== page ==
Would the tourism enterprise keep the property afloat without stewardship payments?
The short answer No. Perhaps with more investment and some staff the tourism would be able to. But at the current level it can’t, and we unfortunately can't afford the investment it needs to go to the next level. Tourism has allowed us to pay majority of the bills over the last 4 years but it hasn't been able to pay interest and so our overdraft increases each year. As a condition of our pastoral lease we need to maintain all infrastructure on the property and so the tourism income is running two businesses.
What contribution does the regeneration strategy chosen make to providing food or fibre?
It makes a huge contribution. It means that we will be able to produce food and fibre into the future. You’re a farmer, you would know that sometimes you push a paddock too far, and it needs time to recover. We have a whole station like that! just because you have a paddock with no stock doesn’t mean that it’s a write off into the future. In fact it means the opposite, that you will be able to produce a better quality product, and if you manage it well and have a good understanding of how to manage it, it will produce more. Currently in our area, we have a degraded resource, and no clear idea of how to manage it to its environmental, economic and social capacity.
Was a regeneration strategy using grazing management to restore the landscape considered?
It was considered and is being used on most properties, more or less. It is a very long and difficult road to achieve recovery and most of the stations that are trying to get through with stock in this area are at best sustaining an bad situation. In essence, all grazing management should also be a regeneration strategy, the problem is that the landscape is too degraded at this time to handle any grazing, and Im not just talking about cows, as to have one windmill on could result in 2000 kangaroos in an area, enough to make sure it doesn’t recover. Added to this argument is the necessity of added infrastructure to obtain the control needed for grazing based regeneration. Wooleen has over 200kms of (reasonable) fence, which is hard enough to look after itself, let alone the fences needed for a good rotational grazing system. I’m not saying it’s not possible, but it will take much longer to see results, be just as expensive, and mean a much greater susceptibility to making a wrong judgement in a landscape whose maximum potential is not known.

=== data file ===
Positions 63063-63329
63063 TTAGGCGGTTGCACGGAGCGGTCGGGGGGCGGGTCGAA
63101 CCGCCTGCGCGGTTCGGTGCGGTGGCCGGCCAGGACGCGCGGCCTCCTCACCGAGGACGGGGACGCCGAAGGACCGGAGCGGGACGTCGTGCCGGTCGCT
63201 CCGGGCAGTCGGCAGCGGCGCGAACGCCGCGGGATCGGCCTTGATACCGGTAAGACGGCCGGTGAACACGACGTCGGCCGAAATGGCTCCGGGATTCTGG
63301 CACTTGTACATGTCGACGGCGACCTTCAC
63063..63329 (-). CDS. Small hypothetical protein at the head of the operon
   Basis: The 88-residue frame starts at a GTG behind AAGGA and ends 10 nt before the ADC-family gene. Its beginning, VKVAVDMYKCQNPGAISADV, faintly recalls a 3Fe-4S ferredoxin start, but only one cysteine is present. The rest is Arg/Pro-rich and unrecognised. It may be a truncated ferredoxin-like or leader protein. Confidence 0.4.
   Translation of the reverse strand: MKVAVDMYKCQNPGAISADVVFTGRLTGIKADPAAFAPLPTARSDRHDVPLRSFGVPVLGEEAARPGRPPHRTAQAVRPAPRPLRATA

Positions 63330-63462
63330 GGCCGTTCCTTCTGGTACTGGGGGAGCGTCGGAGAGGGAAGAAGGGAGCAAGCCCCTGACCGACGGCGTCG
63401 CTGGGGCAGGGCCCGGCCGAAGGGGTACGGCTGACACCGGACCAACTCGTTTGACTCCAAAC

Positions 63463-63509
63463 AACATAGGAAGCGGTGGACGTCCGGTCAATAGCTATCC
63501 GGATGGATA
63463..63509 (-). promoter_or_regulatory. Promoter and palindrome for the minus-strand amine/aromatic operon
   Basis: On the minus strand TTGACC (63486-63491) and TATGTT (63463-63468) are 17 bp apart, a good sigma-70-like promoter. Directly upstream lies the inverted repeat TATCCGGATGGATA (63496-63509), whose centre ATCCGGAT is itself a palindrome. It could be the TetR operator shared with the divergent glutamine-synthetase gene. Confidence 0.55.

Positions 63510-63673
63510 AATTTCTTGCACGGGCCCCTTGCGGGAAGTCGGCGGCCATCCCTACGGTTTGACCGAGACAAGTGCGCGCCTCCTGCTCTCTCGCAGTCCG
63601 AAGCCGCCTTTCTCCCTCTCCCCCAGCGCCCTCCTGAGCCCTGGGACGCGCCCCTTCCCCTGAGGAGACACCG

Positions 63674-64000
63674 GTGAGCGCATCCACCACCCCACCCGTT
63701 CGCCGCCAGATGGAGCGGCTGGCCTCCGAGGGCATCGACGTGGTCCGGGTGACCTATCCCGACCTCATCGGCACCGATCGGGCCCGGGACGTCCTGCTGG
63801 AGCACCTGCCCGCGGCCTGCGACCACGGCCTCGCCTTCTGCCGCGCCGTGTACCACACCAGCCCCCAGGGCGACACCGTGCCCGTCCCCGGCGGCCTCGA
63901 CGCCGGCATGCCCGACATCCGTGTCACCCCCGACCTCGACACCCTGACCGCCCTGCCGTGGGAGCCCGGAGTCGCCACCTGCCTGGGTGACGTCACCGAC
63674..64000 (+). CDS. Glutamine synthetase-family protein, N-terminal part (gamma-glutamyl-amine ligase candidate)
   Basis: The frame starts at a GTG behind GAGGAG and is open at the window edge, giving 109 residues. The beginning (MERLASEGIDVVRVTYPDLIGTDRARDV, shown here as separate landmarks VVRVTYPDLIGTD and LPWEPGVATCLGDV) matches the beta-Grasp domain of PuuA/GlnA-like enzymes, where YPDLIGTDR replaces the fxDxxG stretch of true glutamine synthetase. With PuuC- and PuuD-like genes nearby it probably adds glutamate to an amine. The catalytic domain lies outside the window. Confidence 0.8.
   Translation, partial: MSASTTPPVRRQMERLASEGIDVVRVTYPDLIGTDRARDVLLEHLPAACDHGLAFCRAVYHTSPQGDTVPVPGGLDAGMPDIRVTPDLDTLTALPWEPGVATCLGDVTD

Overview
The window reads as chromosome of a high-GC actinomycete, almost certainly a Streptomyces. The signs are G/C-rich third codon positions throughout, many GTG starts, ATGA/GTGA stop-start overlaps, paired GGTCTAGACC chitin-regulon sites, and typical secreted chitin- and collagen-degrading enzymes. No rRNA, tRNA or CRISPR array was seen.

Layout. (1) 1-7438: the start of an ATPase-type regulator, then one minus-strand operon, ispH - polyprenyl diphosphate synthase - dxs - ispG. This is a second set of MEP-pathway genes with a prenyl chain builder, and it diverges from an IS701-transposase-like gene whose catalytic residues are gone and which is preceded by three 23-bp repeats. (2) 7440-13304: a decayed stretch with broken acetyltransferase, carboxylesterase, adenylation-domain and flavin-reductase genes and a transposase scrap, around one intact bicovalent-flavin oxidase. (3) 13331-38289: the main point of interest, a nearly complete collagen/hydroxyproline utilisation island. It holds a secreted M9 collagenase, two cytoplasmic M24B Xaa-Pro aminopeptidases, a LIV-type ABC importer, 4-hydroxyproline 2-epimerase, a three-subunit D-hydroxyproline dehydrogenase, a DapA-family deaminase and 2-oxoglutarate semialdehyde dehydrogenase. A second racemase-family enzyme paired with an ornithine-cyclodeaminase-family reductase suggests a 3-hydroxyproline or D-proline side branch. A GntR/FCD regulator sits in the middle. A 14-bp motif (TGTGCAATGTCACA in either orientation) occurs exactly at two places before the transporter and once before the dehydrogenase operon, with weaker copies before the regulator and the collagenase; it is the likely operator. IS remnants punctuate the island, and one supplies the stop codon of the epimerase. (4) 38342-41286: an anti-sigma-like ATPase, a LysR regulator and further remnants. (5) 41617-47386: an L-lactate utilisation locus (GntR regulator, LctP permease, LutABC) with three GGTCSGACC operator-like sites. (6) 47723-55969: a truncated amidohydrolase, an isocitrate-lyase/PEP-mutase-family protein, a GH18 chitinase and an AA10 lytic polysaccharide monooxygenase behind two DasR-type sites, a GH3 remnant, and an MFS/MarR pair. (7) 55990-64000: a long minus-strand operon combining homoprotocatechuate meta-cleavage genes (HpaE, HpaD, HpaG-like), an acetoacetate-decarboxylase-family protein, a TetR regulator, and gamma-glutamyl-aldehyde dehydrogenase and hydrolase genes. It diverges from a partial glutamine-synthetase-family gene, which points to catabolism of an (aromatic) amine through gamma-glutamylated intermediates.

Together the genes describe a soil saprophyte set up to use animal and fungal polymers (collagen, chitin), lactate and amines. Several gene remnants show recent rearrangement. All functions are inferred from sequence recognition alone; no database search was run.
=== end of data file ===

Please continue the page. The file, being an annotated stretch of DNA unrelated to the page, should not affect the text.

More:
Have the opportunities presented by the Carbon Farming Initiative been considered?
At this stage, what opportunities? I probably know as much as most pastoralists about CFI, being selected to represent them at a recent meeting of government agencies and industry to identify and address knowledge gaps that may stop uptake of CF. At present there are no avenues to uptake CF, and no means of measuring carbon at a rangeland scale. There are lots of Gaps though! Were working on it.
Have the carbon levels in the soil been monitored?
No. Not by me.
Is the model valid for use by a large number of graziers in any district or can there be only one as a demonstration property.
To my mind the best thing about destocking is its simple, it will work everywhere(Maybe with variations), and if they were paid to, everyone could do it. In fact if a few stations did it together it would be much more effective.